Providing a strong presence, Virtual reality technology is also considered to be used in different areas. One of the very first thing is military use–flight simulator. By the 1970s, computer-generated graphics had replaced videos and models. These flight simulations were operating in real time, though the graphics were primitive. In 1979, the military experimented with head-mounted displays. These innovations were driven by the greater dangers associated with training on and flying the jet flighters that were being built in the 1970s. By the early 1980s, better software, hardware, and motion-control platforms enabled pilots to navigate through highly detailed virtual worlds.⑻ VR also plays an important role in combat training for the military. It allows the recruits to train under a controlled environment where they are to respond to different types of combat situations. A fully immersive virtual reality that uses Head-mounted display (HMD), data suits, data glove, and VR weapon are used to train for combat. This setup allows the training’s reset time to be cut down, and allows more repetition in a shorter amount of time. The fully immersive training environment allows the soldiers to train through a wide variety of terrains, situations and scenarios.⑼ In game companies’ eyes the simulator is a new possibility of game. Sega’s Master System 3D glasses (Fig.5) appeared in the 80s, a flickering headset that recreated the effect of 3D in a private setting. Though primitive compared to today’s 3D standards, it created a unique effect across different games, including Space Harrier, Maze Hunter, Zaxxon 3D and Missile Defense. In 1995, Nintendo decided to give virtual gaming a try with its 3D red-and-black based headset, the Virtual Boy (Fig.6). Several 3D games were introduced, including Teleroboxer, Red Alert and Mario’s Tennis.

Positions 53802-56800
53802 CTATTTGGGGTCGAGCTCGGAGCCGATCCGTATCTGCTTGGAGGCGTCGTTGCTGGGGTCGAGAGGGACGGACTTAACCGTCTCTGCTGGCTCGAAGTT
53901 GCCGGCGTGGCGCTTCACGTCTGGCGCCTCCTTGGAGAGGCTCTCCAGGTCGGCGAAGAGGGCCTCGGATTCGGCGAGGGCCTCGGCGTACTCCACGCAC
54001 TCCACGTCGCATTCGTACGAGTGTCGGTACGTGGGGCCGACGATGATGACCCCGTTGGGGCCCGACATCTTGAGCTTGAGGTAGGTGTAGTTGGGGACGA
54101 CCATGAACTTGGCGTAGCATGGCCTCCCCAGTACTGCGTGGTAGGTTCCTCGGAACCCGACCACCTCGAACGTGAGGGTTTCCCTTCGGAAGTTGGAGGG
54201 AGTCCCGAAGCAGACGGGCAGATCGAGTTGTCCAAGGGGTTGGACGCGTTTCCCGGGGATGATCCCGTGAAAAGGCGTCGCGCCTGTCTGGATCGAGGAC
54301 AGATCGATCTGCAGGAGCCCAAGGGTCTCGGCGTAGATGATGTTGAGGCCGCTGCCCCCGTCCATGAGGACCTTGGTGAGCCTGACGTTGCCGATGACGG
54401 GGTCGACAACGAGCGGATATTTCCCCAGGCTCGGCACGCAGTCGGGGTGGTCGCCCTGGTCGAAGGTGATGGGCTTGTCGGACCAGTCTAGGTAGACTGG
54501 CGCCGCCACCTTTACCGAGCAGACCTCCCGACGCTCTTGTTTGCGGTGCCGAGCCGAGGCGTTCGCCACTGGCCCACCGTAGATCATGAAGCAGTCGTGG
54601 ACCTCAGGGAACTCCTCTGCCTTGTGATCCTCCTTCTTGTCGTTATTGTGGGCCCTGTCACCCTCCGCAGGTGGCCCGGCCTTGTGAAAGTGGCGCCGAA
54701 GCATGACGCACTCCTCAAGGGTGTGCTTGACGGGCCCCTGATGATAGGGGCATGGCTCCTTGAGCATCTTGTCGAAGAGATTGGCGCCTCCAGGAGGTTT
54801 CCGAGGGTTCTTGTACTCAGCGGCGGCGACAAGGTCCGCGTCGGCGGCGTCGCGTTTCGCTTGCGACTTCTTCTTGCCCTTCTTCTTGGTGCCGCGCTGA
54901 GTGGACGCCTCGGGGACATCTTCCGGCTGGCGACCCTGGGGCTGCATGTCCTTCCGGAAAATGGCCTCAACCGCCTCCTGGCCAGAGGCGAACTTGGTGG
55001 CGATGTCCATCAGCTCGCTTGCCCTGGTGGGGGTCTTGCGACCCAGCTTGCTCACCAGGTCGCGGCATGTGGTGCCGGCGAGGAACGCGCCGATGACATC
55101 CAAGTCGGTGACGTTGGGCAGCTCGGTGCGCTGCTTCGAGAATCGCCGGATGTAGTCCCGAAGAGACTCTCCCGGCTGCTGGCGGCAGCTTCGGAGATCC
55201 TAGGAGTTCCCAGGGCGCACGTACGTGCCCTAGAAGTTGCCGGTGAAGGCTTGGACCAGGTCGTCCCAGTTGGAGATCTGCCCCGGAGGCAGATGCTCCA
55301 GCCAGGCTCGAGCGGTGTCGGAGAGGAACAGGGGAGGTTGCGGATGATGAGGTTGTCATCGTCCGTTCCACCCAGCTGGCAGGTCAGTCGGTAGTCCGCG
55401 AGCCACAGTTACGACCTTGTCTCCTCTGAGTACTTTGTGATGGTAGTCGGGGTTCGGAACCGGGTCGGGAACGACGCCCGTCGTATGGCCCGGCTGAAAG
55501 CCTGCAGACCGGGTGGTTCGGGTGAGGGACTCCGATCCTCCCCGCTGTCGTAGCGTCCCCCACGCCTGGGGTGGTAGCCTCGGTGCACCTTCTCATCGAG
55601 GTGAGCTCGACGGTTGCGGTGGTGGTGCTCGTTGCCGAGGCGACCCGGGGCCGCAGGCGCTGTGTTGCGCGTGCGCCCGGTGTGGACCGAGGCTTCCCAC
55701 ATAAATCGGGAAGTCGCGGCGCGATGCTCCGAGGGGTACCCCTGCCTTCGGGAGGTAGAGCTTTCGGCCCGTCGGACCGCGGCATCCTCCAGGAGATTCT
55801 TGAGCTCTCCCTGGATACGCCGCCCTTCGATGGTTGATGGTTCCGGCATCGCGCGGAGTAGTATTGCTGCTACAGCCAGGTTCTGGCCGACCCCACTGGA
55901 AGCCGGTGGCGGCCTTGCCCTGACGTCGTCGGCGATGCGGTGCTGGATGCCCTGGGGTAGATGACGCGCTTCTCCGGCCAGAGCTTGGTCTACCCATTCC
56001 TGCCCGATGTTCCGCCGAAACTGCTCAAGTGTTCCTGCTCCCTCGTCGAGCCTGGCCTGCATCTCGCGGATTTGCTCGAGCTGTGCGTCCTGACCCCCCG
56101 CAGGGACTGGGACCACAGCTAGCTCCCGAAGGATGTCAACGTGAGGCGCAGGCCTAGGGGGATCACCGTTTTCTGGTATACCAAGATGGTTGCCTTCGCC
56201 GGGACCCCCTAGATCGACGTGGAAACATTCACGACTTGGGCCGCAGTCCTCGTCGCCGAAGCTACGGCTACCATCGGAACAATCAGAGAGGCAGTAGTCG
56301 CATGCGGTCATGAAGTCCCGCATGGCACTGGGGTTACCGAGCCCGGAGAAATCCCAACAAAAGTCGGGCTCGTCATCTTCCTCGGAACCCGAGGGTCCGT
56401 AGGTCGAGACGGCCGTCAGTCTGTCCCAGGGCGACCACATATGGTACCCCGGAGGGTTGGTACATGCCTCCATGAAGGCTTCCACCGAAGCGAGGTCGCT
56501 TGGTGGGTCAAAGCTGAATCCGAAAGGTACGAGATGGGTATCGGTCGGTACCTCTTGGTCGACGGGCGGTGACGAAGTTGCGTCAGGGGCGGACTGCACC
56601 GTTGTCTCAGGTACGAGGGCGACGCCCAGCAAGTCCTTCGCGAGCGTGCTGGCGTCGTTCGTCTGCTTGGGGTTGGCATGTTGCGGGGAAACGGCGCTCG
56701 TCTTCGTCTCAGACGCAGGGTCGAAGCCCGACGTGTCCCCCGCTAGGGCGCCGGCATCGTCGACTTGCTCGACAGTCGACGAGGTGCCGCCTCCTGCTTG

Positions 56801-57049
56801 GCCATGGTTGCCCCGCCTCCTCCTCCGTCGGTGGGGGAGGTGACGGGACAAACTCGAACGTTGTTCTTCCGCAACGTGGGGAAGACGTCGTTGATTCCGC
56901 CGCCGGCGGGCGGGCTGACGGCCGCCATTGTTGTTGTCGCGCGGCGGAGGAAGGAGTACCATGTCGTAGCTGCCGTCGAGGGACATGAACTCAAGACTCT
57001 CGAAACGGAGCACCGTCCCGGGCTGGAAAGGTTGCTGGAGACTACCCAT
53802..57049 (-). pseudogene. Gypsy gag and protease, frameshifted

Fig.5. Sega’s Master System 3D glasses